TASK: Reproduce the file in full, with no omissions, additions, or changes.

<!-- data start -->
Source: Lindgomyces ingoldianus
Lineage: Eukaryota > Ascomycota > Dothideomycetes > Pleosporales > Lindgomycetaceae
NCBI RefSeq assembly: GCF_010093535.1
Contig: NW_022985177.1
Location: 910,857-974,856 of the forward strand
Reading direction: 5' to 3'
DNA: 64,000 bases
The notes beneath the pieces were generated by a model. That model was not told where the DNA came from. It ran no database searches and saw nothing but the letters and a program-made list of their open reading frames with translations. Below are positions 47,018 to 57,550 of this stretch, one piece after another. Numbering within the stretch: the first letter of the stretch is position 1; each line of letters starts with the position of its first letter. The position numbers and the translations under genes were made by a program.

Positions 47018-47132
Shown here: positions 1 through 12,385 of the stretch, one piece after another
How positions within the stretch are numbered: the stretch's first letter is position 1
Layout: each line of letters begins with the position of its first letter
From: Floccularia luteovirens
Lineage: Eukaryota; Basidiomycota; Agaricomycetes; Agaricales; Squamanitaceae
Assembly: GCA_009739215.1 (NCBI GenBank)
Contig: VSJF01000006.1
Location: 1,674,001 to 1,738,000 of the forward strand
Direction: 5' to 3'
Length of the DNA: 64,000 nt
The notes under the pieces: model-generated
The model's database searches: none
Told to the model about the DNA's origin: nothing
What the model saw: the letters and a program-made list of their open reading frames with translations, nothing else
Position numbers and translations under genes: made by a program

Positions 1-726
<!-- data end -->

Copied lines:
Source: Lindgomyces ingoldianus
Lineage: Eukaryota > Ascomycota > Dothideomycetes > Pleosporales > Lindgomycetaceae
NCBI RefSeq assembly: GCF_010093535.1
Contig: NW_022985177.1
Location: 910,857-974,856 of the forward strand
Reading direction: 5' to 3'
DNA: 64,000 bases
The notes beneath the pieces were generated by a model. That model was not told where the DNA came from. It ran no database searches and saw nothing but the letters and a program-made list of their open reading frames with translations. Below are positions 47,018 to 57,550 of this stretch, one piece after another. Numbering within the stretch: the first letter of the stretch is position 1; each line of letters starts with the position of its first letter. The position numbers and the translations under genes were made by a program.

Positions 47018-47132
Shown here: positions 1 through 12,385 of the stretch, one piece after another
How positions within the stretch are numbered: the stretch's first letter is position 1
Layout: each line of letters begins with the position of its first letter
From: Floccularia luteovirens
Lineage: Eukaryota; Basidiomycota; Agaricomycetes; Agaricales; Squamanitaceae
Assembly: GCA_009739215.1 (NCBI GenBank)
Contig: VSJF01000006.1
Location: 1,674,001 to 1,738,000 of the forward strand
Direction: 5' to 3'
Length of the DNA: 64,000 nt
The notes under the pieces: model-generated
The model's database searches: none
Told to the model about the DNA's origin: nothing
What the model saw: the letters and a program-made list of their open reading frames with translations, nothing else
Position numbers and translations under genes: made by a program

Positions 1-726